These FAQs should answer most of your questions, but if there is something more you want to know you can always contact us or your veterinarian for more information.
Diabetes mellitus in dogs
Q. What is diabetes mellitus and what causes it?
A. Diabetes mellitus is caused by an absolute or relative deficiency of insulin. Animals with an absolute or relative deficiency of insulin are called diabetics.
Insulin deficiency can develop for different reasons:
- Disorders of the pancreas—the pancreas is unable to secrete enough insulin.
- Other diseases or the presence of other hormones—may be antagonistic to insulin or cause resistance to insulin. Insulin is unable to function normally in the body.
Q. I have heard about diabetes insipidus; is this the same as diabetes mellitus?
A. No. Diabetes insipidus, also known as water diabetes, is caused when large amounts of dilute urine are produced. It is a far less common condition than diabetes mellitus. Diabetes insipidus is caused by problems in part of the brain or in the kidneys. There is no glucose present in the urine of animals with diabetes insipidus.
Q. What signs do dogs with diabetes typically show?
A. The most common signs of diabetes mellitus in dogs are:
- Increased drinking
- Increased urination
- Increased appetite
- General signs, such as lethargy and poor coat condition
Q. What do the terms polyuria, polydipsia, and polyphagia mean?
A. Polyuria is the production of large amounts of urine in a given period (eg, per day). Polydipsia is chronic excessive thirst. Polyphagia is great hunger.
Q. My dog is having problems holding its urine; does that mean it has diabetes?
A. No, your dog could have a bladder or kidney infection, or some other medical problem. If your dog is having problems holding its urine, you should schedule a trip to your veterinarian as soon as possible.
Q. How is diabetes diagnosed?
A. Your veterinarian will measure your dog's blood glucose and test your dog's urine for the presence of glucose and ketones. Persistently high blood glucose levels along with glucose in the urine usually means that your dog has diabetes mellitus.
Q. Are all dogs susceptible to diabetes?
A. Dogs of all ages can get diabetes. Diabetes most typically occurs in older dogs. Obesity, genetics, and other conditions can contribute to the development of diabetes.
Q. What other problems can be associated with diabetes?
A. Problems associated with diabetes are generally seen in long-standing cases; they include cataracts in dogs and chronic infections.
Q. What other diseases have the same signs as diabetes?
A. Dogs with diabetes mellitus drink and urinate a lot. They may also have a good or increased appetite but usually lose rather than gain weight. Other common diseases where some or all of these signs are also seen include:
- Cushing's disease (hyperadrenocorticism)
- Exocrine pancreatic insufficiency
- Kidney disease
To reach a definitive diagnosis of diabetes mellitus, your veterinarian will test your dog's blood glucose levels and for the presence of urine glucose and ketones.
Q. Did I do something to cause diabetes?
A. No. Diabetes mellitus is due to a lack of insulin produced by the pancreas. It is not caused by a virus or infection. Diabetes in dogs is thought to be an autoimmune disease.
Q. What is the difference between type 1 and type 2 diabetes?
A. Insulin is produced by the beta cells in the pancreas. Type 1 diabetes is due to the destruction of the beta cells with progressive and eventual complete loss of insulin secretion. This type always requires insulin therapy. Type 2 diabetes is characterized by dysfunctional beta cells (irregular insulin production) or the other cells of the body not responding to insulin properly. Type 2 diabetes may or may not require insulin therapy. In general, all diabetic dogs have type 1 diabetes and require insulin to control their disease. Unlike dogs, cats can fall under the type 1 or type 2 classifications.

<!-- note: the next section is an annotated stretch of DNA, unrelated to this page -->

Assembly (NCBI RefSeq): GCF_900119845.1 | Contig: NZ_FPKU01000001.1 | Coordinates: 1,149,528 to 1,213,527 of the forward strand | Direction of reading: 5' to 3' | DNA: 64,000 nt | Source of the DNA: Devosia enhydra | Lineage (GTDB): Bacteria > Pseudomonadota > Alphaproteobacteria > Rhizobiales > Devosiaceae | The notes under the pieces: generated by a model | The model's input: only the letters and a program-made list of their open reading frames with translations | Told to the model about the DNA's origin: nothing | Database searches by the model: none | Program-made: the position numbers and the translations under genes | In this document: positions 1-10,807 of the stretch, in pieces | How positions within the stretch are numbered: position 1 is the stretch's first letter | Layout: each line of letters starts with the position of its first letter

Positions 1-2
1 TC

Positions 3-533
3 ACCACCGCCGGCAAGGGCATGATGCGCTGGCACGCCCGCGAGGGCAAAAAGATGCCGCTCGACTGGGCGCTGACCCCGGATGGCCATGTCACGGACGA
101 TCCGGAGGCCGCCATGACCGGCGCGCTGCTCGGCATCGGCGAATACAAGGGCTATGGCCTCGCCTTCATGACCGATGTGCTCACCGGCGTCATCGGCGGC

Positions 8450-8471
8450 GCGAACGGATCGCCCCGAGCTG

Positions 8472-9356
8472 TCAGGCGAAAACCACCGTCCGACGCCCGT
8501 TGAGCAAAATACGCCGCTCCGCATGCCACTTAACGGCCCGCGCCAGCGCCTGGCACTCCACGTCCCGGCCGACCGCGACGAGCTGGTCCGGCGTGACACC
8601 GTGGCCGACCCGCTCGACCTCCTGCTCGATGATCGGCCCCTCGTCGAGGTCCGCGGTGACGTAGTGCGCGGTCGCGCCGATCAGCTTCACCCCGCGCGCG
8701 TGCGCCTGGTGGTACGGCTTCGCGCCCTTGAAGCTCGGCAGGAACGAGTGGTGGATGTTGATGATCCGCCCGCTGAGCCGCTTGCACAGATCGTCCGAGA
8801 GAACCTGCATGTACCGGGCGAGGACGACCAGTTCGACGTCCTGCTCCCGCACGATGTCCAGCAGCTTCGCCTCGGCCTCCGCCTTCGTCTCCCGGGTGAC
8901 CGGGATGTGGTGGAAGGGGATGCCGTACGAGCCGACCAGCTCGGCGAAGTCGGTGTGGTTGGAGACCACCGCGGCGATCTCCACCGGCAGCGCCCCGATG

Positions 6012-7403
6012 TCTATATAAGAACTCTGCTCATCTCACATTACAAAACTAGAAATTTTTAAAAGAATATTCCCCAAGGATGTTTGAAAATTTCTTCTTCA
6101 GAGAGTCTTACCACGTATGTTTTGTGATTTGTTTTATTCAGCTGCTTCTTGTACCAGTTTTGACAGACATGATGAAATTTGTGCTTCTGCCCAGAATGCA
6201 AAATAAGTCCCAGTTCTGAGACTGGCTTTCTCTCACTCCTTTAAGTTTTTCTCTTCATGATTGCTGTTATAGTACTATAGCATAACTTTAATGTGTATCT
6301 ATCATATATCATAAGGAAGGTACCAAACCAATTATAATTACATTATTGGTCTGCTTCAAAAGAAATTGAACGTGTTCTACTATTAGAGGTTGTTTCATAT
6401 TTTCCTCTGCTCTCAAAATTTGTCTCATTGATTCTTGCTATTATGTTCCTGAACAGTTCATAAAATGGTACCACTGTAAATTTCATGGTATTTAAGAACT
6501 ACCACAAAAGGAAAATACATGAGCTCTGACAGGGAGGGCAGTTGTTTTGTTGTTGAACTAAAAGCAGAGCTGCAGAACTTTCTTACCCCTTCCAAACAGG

Q. What is the expected lifespan for a diabetic dog?
A. It is only recently that dogs were treated aggressively for diabetes. Sadly, not many years ago these animals would have automatically been euthanized. Today, studies suggest that, if a dog is kept well regulated and does not have any other health problems, he or she should be able to have a normal life expectancy.
Is diabetes in animals similar to that of humans?
A. Yes, it is very similar. Your dog will be using similar medications, equipment, and monitoring methods as human diabetics use.
Vetsulin® (porcine insulin zinc suspension)
Q. Where on my dog's body should Vetsulin be injected?
A. Injections should be given subcutaneously (under the skin) about 1 to 2 inches below the spine or backbone. Constantly vary the injection location from behind the shoulder blade to just in front of the hip bone, and alternate injections between your pet's left and right sides. Your veterinarian can help guide you as to the recommended locations for injections. Download the Administration Sheet for instructions on how to administer Vetsulin to your dog.
Q. Can I still use a vial of Vetsulin if it freezes?
A. No, freezing will damage the insulin molecules and reduce the efficacy of the product. If a vial of insulin accidentally freezes in the refrigerator, it should be discarded and a new vial should be used.
Q. Can I still use a vial of Vetsulin if it was forgotten outside the refrigerator between doses?
A. Ideally, Vetsulin should be stored upright, protected from light, between 2°C and 8°C (35°F and 46°F). Vetsulin should always remain refrigerated. If you accidentally leave a vial out of the refrigerator, contact your veterinarian for instructions.